In a media release, Jerry Earle, president of the Newfoundland and Labrador Association of Public and Private Employees union, said he believes the report is being done to justify privatization.

"This government talks about making tough choices … but what we are seeing here is the same, tired approach that has failed in jurisdiction after jurisdiction," he said. "We're pouring millions into these consulting firms to come up with predetermined solutions while they buy $500 dinners to party fundraisers. Enough is enough."

It wouldn't be that we're not supportive of our offshore; it means we have a debt issue that we want to address.- Siobhan Coady


The Greene report recommended the government sell all its oil and gas equity interests in the project when oil prices improve, along with selling the Bull Arm Fabrication site, but Coady said the recommendations are still up in the air.

"Is it time for us to consider selling that asset?" she said. "Or is this a great investment and we should continue? [That] is what will be answered."

Newfoundland and Labrador's energy corporation, Nalcor, owns a 10 per cent ownership interest in the Hibernia South project, which is an extension of the main Hibernia project. (CBC)

If Rothschild recommends the province move away from oil and gas, Coady said, the province would have to find a balance.

"We're still supportive of our offshore. It might be that it's more prudent for us as Newfoundlanders and Labradorians to take the money from our offshore asset and pay it down on debt, right?" she said.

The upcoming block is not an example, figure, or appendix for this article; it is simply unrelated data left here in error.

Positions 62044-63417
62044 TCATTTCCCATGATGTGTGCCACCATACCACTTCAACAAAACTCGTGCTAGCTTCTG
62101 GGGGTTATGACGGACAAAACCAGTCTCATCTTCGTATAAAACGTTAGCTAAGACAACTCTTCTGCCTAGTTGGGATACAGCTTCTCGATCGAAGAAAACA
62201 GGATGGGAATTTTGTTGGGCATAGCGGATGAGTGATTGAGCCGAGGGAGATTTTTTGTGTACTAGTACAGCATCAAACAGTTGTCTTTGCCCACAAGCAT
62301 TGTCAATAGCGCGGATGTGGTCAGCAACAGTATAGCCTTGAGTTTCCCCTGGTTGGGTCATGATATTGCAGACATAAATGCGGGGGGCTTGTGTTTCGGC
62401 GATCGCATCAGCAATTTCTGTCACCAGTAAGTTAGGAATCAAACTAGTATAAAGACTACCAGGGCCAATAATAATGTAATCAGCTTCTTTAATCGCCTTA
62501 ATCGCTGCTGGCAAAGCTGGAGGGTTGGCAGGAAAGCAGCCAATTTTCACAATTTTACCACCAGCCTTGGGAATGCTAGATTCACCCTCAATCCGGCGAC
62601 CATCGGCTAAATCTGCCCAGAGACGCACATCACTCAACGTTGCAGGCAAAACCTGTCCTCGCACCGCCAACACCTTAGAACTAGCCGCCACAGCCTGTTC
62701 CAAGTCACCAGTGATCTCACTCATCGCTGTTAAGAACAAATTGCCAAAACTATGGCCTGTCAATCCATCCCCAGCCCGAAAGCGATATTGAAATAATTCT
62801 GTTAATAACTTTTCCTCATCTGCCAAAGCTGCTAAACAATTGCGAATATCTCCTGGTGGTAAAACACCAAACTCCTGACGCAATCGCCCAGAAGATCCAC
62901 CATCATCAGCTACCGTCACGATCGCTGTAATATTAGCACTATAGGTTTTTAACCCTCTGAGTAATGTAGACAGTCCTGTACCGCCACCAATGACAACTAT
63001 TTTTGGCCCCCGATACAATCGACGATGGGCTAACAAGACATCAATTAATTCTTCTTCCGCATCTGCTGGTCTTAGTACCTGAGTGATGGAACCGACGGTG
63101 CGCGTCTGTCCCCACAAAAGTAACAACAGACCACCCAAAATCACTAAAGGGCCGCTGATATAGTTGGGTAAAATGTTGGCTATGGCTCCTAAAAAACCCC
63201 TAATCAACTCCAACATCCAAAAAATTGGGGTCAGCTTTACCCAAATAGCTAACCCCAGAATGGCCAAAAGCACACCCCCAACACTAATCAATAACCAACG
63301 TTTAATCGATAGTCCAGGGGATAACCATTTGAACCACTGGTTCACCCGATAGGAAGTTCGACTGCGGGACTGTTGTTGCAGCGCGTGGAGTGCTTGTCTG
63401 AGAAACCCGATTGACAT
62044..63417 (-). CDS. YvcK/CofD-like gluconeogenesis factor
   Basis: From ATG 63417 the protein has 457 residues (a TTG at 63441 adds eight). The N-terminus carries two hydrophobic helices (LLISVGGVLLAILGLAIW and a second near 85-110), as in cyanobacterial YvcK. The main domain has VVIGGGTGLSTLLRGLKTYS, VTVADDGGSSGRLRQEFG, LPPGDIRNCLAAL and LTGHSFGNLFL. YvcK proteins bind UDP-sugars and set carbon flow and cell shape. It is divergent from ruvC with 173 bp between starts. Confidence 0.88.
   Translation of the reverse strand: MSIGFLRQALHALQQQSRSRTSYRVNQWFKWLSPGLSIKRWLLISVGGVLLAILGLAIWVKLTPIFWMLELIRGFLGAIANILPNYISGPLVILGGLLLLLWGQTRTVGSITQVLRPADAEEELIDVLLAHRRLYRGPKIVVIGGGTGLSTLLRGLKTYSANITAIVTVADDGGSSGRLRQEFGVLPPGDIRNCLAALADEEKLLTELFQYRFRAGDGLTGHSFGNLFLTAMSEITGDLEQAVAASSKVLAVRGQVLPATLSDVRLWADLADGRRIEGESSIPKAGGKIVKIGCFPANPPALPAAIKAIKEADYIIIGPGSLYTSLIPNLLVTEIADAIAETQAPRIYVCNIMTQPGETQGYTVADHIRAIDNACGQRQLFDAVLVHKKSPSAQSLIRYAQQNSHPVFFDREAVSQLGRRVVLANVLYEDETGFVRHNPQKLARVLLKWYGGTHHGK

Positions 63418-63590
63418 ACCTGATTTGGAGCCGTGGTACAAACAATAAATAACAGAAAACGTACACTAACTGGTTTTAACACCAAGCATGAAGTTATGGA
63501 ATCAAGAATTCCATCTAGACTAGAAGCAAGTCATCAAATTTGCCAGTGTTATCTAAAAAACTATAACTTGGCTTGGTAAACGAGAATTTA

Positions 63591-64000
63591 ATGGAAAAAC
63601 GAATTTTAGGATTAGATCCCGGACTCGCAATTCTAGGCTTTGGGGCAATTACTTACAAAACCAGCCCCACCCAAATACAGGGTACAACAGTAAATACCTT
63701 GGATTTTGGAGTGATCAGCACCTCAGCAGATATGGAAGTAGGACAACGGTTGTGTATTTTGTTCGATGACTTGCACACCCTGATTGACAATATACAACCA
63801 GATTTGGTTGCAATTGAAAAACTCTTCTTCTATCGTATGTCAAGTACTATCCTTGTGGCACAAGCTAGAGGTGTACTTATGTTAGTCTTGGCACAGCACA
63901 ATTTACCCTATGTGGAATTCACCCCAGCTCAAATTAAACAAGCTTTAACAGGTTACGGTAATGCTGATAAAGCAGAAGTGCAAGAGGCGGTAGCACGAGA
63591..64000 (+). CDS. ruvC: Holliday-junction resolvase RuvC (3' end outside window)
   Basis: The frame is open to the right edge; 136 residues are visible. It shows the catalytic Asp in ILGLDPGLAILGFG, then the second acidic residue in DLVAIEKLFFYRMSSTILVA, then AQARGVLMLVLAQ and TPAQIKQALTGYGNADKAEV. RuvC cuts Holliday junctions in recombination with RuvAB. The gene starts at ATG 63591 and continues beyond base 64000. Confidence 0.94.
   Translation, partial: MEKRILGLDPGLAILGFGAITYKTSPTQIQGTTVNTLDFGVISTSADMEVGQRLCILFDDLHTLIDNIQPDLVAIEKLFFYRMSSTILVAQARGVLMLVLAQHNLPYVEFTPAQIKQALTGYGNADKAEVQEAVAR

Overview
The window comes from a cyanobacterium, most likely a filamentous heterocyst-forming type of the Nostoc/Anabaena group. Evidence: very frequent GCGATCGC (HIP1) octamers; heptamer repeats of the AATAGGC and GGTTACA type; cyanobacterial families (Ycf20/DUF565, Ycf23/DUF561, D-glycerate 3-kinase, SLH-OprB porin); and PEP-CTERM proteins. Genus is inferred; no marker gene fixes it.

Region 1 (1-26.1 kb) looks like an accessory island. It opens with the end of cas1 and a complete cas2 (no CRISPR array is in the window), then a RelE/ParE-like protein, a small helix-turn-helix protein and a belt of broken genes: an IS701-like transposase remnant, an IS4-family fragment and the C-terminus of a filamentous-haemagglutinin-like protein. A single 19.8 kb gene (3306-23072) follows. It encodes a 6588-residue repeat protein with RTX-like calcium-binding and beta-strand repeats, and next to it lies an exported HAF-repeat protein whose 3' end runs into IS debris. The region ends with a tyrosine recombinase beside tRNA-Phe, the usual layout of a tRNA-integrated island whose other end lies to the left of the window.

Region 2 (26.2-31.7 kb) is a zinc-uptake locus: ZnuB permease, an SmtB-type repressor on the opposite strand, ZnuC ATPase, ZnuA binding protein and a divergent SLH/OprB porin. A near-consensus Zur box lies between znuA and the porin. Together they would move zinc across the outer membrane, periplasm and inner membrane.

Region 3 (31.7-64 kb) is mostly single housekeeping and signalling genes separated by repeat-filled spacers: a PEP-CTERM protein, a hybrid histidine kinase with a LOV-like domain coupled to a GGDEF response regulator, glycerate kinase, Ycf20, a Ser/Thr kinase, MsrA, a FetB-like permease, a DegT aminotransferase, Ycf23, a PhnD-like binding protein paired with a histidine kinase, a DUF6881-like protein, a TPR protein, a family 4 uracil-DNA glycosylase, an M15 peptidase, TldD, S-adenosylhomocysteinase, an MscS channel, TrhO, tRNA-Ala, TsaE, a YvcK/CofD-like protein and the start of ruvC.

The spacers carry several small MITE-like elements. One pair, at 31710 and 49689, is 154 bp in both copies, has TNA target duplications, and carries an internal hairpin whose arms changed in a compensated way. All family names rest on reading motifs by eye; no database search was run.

"It wouldn't be that we're not supportive of our offshore; it means we have a debt issue that we want to address."

Interim NDP Leader Jim Dinn says he doesn't believe the province wants to sell its oil and gas assets.

Interim NDP Leader Jim Dinn doesn't believe the province will sell its oil and gas equity stakes. (Patrick Butler/Radio-Canada)

"I don't get the feeling that there's a strategy to it. Where is the long-term plan?" Dinn said.

"They're not interested in the bold thinking. I think they're probably hoping that there's going to be a few suggestions to back up what they already plan to do."

Dinn said he feels the results of the review are "pre-determined."

"It almost seems as if we've got the answers, they've got the answers they want, they now just want the evidence to back them up in reverse order. I think in many ways it's troublesome."

Read more from CBC Newfoundland and Labrador


Alex Kennedy


Alex Kennedy works for CBC Newfoundland and Labrador in St. John's.

With files from Patrick Butler and Mark Quinn


To encourage thoughtful and respectful conversations, first and last names will appear with each submission to CBC/Radio-Canada's online communities (except in children and youth-oriented communities). Pseudonyms will no longer be permitted.

By submitting a comment, you accept that CBC has the right to reproduce and publish that comment in whole or in part, in any manner CBC chooses. Please note that CBC does not endorse the opinions expressed in comments. Comments on this story are moderated according to our Submission Guidelines. Comments are welcome while open. We reserve the right to close comments at any time.

Become a CBC Member

Join the conversation  Create account

Already have an account?